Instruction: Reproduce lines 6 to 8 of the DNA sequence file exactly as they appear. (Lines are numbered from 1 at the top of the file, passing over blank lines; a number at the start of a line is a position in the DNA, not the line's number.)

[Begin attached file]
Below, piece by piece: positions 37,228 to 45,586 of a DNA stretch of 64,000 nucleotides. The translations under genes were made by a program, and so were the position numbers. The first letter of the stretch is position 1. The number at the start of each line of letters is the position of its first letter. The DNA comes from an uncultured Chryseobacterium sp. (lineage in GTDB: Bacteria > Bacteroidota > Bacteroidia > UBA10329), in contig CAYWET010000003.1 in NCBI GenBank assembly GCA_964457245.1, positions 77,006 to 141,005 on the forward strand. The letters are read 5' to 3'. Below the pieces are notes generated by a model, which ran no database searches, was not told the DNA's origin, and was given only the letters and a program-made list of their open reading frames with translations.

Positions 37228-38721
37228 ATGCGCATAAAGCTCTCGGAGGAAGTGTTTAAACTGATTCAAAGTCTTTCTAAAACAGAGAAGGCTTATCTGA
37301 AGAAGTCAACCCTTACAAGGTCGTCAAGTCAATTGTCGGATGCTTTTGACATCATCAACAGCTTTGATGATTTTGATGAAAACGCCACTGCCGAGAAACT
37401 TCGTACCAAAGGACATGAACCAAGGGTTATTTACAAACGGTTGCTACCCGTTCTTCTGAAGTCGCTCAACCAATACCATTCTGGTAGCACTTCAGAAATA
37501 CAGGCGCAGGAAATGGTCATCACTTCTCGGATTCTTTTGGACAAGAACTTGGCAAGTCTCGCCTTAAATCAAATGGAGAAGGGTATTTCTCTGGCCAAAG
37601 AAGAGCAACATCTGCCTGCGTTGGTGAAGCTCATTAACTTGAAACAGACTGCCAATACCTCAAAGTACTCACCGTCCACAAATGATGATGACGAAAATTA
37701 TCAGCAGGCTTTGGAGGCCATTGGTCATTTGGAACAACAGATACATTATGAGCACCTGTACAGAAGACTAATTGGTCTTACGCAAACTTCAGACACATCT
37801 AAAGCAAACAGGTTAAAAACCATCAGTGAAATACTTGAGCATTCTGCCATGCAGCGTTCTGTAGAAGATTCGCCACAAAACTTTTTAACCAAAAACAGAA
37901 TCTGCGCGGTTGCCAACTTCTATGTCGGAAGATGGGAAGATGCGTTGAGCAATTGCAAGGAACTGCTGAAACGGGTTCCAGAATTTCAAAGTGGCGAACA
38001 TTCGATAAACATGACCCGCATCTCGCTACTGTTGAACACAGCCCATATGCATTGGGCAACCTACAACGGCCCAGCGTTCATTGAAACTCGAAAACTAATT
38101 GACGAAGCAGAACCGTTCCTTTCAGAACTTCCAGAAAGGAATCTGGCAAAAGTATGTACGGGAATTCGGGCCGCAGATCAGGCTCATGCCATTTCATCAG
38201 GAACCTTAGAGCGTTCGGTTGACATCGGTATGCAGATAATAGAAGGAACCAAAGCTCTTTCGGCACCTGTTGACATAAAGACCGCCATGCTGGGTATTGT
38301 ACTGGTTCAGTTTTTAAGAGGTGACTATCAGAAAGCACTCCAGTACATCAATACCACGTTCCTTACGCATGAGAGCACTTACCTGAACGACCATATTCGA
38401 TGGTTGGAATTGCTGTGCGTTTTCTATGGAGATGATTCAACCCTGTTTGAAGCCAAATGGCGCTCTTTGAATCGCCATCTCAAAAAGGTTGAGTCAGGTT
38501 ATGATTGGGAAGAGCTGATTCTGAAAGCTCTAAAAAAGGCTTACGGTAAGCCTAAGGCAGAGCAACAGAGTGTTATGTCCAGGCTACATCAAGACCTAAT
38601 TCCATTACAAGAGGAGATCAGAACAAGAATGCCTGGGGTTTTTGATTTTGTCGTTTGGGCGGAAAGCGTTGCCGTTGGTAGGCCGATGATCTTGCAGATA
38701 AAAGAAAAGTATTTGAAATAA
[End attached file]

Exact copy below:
37501 CAGGCGCAGGAAATGGTCATCACTTCTCGGATTCTTTTGGACAAGAACTTGGCAAGTCTCGCCTTAAATCAAATGGAGAAGGGTATTTCTCTGGCCAAAG
37601 AAGAGCAACATCTGCCTGCGTTGGTGAAGCTCATTAACTTGAAACAGACTGCCAATACCTCAAAGTACTCACCGTCCACAAATGATGATGACGAAAATTA
37701 TCAGCAGGCTTTGGAGGCCATTGGTCATTTGGAACAACAGATACATTATGAGCACCTGTACAGAAGACTAATTGGTCTTACGCAAACTTCAGACACATCT